Drones and remotely piloted aircraft

The use of lightweight drones or Remotely Piloted Aircraft Systems (RPAS), is allowed in most parks and reserves managed by the Council, but there are some important rules and guidelines to follow.

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Before you fly, check the rules

Most of Christchurch City is located within Civil Aviation Authority controlled airspace.

All RPAS operators must be aware of, and comply with, Civil Aviation Rules at all times.

To provide for safe and legal operations, RPAS operators are referred to the following sources of information: 

Permission to fly over Council property

You must have Christchurch City Council's permission to fly:

  • Over Council permission-required areas (see map below).
  • Over Council roads or buildings.
  • An RPAS that weighs more than 1.5 kilograms (over any Council property).

For Council properties that are not "permission required", you can fly a lightweight drone (1.5 kilograms max) without asking the Council's permission. 

Permission-required areas

All RPAS flights, regardless of weight, must always have permission from the Council for the following areas:

  • Heritage and garden parks(external link), and cemeteries.
  • Within 10 metres of an open-air public pool or playground, or the boundary of any park.
  • The Council's legal road corridor on the coast – Scarborough Boat Ramp to Godley Head, and on Banks Peninsula.
  • Over Council property at Te Waihora (Lake Ellesmere), Birdlings Flat, Brooklands Lagoon, Travis Wetland, Charlesworth Reserve, McCormack's Bay, South Shore Spit, Bromley Oxidation ponds, Bexley Wetland, Ferrymead Wetland and Linwood Paddock.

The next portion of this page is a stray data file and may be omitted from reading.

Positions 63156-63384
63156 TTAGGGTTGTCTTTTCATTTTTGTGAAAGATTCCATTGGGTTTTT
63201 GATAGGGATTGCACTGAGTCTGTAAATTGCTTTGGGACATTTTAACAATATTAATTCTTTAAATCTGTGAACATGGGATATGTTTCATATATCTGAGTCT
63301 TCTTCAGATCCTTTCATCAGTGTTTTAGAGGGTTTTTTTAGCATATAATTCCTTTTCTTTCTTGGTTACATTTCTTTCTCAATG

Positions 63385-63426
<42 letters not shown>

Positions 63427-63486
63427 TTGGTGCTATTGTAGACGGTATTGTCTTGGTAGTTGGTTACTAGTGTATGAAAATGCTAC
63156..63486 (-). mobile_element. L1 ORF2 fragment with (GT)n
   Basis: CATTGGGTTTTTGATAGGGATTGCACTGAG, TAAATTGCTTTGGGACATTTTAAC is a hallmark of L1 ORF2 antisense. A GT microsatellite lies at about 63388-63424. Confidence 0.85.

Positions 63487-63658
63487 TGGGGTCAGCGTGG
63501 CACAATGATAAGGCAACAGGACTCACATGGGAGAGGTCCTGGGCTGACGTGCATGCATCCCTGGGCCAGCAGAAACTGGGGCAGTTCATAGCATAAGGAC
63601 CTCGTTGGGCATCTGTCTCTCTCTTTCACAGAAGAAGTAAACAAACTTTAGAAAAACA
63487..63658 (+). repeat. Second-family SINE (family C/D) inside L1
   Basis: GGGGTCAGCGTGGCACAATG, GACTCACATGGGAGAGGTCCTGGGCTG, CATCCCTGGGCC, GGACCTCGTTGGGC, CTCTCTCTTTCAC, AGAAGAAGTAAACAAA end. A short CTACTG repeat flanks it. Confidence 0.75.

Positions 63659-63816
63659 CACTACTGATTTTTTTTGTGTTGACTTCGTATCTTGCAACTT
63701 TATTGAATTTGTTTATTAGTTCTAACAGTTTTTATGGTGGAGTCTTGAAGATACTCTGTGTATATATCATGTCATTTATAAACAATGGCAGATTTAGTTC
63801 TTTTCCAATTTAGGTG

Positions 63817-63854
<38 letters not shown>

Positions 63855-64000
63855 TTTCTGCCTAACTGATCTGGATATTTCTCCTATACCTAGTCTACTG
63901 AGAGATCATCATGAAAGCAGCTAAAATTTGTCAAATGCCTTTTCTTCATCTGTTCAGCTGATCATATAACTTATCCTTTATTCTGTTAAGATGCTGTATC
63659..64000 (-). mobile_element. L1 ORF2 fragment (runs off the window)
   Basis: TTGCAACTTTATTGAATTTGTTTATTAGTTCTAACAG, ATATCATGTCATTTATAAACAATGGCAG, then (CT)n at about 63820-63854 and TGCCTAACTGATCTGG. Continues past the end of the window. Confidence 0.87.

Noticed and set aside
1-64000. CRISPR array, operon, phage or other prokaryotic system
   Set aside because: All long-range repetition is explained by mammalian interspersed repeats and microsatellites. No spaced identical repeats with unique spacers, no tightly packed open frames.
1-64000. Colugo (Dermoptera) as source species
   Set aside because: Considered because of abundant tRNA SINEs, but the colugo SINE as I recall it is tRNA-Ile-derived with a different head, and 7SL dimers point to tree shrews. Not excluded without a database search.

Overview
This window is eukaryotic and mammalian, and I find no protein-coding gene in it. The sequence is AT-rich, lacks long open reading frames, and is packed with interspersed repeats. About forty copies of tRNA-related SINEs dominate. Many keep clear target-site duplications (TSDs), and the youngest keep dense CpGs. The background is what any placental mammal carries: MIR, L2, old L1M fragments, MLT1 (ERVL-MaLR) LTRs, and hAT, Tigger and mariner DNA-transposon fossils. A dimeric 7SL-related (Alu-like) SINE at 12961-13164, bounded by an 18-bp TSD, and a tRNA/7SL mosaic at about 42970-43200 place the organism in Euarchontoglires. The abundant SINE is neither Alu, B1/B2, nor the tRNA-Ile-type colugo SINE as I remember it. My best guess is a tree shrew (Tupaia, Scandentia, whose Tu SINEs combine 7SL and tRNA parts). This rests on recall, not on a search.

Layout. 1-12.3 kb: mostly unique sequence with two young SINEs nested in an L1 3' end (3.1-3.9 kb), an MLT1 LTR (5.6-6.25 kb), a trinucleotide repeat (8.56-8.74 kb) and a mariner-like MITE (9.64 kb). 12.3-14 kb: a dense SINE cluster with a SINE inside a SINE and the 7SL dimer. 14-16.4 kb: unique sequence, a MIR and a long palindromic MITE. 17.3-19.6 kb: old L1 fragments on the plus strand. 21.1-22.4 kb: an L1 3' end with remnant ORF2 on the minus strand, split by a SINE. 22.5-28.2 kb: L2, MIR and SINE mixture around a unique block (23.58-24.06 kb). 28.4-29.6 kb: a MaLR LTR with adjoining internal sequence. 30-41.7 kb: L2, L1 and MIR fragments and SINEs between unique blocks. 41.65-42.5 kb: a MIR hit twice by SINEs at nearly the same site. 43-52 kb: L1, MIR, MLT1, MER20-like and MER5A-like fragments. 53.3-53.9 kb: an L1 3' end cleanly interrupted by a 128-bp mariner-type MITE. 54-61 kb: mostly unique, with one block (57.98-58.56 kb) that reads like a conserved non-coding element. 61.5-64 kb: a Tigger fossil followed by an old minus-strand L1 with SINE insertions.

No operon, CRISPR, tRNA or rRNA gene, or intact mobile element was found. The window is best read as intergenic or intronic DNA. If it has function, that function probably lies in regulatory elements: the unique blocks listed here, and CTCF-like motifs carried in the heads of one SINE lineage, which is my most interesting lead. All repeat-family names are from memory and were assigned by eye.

• Council roads

    The Council may consent to RPAS flights over Council roads once you provide:

    • CAA Part 102 certification.
    • Evidence of public liability insurance cover and aviation insurance covering the use of the RPAS.
    • A flight plan, including a hazard and/or traffic management plan.

  • Council buildings
    The Council may consent to RPAS flights over Council buildings once you provide:

    • CAA Part 102 certification.
    • Evidence of adequate safety assessments and controls.
    • A flight plan, including a hazard and/or traffic management plan.
Map Listing

Complaints about RPAS and RPAS operators

If there is an urgent risk to public safety, contact the police.

If a drone flies above your property without permission or you feel your privacy has been breached, you can make a complaint to the Privacy Commissioner or the Civil Aviation Authority.

Any breaches of civil aviation rules must be referred to the Civil Aviation Authority.

This is a test policy and will be reviewed by mid-2018. To develop the best policy, the Council would appreciate hearing your feedback. Please contact us by calling 03 941 8999.